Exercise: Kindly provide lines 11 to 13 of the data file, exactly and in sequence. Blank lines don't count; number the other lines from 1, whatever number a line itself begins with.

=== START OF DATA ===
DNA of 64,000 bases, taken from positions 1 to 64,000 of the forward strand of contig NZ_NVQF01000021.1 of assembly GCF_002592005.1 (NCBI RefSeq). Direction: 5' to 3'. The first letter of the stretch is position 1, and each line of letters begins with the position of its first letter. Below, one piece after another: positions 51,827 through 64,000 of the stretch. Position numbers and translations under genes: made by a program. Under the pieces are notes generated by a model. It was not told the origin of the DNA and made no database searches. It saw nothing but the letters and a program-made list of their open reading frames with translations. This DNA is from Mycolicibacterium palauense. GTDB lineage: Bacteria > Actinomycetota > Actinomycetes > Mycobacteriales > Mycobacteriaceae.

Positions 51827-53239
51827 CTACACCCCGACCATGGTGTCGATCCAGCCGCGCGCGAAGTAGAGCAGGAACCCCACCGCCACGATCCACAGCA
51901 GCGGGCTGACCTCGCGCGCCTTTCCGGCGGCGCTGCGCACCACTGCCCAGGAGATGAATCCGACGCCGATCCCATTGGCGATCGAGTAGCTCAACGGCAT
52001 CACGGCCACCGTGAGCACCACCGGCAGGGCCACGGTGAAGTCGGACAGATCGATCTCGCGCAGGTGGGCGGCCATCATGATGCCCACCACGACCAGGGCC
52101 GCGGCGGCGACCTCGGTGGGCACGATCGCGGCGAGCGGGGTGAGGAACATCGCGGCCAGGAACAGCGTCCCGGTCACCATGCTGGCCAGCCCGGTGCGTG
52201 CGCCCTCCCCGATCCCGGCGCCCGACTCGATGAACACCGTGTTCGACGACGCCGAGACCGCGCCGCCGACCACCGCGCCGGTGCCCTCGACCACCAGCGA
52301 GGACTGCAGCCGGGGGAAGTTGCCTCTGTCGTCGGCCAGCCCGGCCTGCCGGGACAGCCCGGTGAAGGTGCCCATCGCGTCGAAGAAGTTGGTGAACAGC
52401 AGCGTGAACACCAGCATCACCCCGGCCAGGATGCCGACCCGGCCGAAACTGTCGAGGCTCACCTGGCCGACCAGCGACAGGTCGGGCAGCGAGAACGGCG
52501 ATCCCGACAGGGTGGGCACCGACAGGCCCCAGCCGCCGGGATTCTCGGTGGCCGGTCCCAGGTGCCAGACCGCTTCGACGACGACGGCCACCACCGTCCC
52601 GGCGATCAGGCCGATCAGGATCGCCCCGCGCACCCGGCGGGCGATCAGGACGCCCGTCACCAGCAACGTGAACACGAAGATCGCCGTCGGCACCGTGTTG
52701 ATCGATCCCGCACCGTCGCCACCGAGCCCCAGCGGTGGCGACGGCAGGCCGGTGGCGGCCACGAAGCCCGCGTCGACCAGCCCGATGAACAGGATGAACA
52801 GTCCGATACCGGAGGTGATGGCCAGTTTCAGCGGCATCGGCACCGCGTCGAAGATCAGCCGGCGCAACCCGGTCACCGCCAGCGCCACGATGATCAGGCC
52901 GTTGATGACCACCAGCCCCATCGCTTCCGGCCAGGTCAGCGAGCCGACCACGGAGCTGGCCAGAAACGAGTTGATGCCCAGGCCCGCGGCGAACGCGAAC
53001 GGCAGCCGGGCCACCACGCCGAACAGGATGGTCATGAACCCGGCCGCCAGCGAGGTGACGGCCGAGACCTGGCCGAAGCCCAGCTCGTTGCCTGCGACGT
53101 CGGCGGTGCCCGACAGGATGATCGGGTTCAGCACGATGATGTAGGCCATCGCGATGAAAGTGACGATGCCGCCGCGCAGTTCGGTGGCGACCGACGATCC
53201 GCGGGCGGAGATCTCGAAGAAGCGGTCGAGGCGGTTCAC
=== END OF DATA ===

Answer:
52601 GGCGATCAGGCCGATCAGGATCGCCCCGCGCACCCGGCGGGCGATCAGGACGCCCGTCACCAGCAACGTGAACACGAAGATCGCCGTCGGCACCGTGTTG
52701 ATCGATCCCGCACCGTCGCCACCGAGCCCCAGCGGTGGCGACGGCAGGCCGGTGGCGGCCACGAAGCCCGCGTCGACCAGCCCGATGAACAGGATGAACA
52801 GTCCGATACCGGAGGTGATGGCCAGTTTCAGCGGCATCGGCACCGCGTCGAAGATCAGCCGGCGCAACCCGGTCACCGCCAGCGCCACGATGATCAGGCC